The Škofja Loka area is dotted with numerous castles and mansions. The earliest date back to the 13th century, others were completely transformed after the great earthquake of 1511, and the youngest among them were built as recently as the 17th century. The castles and mansions were built in carefully chosen locations.
Visoko Mansion is an historical countryside mansion from the 17th century and is a prime example of the local architecture of the region. Its former owners, the Kalan family, were the source of inspiration in writing the historical novel The Visoko Chronicle, published in 1921 by one of the most-renowned Slovenian novelists Ivan Tavčar (1851–1923). In 1893, the writer and his wife, Franja Tavčar (1868–1938), a politician and one of the first Slovenian feminists, purchased the property and used it for their annual residence. Visoko Mansion is also their final resting place.
Visoko Mansion constitutes the peak in the development of rural architecture, reflecting the economic power and spiritual horizons of the richest class of farmers in Slovenia from the second half of the 17th century on. Today, the estate is formed by a former residential building, now used for permanent exhibitions, cultural events and also as a wedding hall.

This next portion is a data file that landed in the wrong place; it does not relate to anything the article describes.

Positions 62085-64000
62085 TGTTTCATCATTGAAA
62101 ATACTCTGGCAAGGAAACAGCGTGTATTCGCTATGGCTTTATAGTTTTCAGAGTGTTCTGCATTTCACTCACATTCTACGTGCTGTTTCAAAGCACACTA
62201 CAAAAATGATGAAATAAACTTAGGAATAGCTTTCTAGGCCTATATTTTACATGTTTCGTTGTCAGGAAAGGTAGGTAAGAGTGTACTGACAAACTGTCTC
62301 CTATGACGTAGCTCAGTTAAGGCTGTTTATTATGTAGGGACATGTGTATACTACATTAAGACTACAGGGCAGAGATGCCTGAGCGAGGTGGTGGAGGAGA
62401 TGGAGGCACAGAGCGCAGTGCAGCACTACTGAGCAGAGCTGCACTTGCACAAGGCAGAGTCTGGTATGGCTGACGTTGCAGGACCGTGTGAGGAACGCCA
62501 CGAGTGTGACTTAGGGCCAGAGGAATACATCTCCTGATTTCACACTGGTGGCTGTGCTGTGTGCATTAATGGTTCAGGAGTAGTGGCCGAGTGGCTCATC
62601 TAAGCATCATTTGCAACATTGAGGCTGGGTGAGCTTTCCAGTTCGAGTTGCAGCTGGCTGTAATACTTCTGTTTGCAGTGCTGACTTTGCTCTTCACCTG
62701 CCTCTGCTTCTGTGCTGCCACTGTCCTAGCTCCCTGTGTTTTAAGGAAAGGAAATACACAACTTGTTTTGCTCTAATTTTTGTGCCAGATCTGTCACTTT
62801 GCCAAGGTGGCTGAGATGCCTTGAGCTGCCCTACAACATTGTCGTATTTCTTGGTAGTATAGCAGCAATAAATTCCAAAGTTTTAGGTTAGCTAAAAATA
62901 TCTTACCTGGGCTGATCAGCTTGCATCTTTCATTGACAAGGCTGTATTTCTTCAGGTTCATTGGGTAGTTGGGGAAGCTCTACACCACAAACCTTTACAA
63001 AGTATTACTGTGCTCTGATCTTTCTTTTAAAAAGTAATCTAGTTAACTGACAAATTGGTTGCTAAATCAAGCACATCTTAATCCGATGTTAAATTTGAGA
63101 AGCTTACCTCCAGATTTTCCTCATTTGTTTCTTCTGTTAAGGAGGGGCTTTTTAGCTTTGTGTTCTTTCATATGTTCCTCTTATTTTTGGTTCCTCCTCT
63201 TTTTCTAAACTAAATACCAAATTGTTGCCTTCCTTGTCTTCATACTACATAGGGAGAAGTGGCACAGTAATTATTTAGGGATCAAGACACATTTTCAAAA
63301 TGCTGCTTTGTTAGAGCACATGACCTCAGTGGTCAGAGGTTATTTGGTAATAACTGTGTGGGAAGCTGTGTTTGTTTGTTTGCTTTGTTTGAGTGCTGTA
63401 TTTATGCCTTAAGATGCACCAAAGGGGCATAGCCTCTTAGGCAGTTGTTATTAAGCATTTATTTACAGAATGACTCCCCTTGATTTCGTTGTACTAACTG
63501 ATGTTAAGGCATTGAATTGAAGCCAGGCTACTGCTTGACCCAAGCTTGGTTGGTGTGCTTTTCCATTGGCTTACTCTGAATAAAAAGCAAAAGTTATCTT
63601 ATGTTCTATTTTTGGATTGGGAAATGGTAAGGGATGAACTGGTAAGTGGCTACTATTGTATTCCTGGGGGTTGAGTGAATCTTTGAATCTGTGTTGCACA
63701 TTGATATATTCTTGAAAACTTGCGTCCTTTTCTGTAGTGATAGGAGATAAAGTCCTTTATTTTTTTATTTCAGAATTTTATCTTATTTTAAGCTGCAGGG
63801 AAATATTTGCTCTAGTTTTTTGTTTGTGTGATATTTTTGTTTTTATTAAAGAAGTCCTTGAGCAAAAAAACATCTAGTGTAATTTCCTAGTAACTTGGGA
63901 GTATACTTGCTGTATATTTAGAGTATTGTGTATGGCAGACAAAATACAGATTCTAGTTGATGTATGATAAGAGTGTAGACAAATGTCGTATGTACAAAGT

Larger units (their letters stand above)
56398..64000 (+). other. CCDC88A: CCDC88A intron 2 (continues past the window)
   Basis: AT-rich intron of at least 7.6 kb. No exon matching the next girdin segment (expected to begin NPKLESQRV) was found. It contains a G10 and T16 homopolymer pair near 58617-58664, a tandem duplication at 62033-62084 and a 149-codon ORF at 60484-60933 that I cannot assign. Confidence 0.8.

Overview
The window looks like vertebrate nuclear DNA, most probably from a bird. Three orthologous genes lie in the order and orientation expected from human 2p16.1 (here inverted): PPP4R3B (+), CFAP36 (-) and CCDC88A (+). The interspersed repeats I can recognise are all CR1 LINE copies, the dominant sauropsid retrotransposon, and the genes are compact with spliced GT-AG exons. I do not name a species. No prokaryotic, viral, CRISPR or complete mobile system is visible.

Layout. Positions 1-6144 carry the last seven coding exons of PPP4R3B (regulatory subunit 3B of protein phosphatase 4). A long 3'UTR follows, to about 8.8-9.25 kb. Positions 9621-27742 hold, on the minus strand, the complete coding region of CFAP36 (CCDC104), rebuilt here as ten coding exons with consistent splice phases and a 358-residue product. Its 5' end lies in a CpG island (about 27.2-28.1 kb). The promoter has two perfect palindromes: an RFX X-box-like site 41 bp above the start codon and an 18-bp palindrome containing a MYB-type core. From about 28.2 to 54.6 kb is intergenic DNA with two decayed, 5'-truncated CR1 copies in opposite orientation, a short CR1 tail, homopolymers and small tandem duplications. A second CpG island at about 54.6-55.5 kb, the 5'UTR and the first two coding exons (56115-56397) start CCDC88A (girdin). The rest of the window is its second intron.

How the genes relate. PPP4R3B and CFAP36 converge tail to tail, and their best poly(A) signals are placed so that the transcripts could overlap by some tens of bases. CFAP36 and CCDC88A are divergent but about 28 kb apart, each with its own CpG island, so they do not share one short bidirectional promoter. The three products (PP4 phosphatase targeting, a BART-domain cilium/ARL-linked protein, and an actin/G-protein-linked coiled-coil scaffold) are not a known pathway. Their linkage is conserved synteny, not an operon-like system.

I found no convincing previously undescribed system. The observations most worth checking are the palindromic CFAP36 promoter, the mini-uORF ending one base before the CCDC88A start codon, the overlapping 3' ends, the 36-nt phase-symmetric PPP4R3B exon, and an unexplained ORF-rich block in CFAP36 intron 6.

The permanent exhibitions under the care of the Škofja Loka Museum bear the common name The Visoko Mansion Tells Its Stories (Visoška domačija pripoveduje). There are four in total, for example, the history and building development exhibition, the exhibition about Ivan and Franja Tavčar, their book collection, etc. At the location, there is also an economic building with a typical Slovenian double hayrack and a chapel with a family tomb.
In the vicinity, a bronze statue of the writer Ivan Tavčar is set up, looking towards his birthplace of Poljane. The pristine nature is also perfect for a bicycle trip or a guided incentive trip. The café and confectionery inside the mansion are furnished to resemble the 17th century.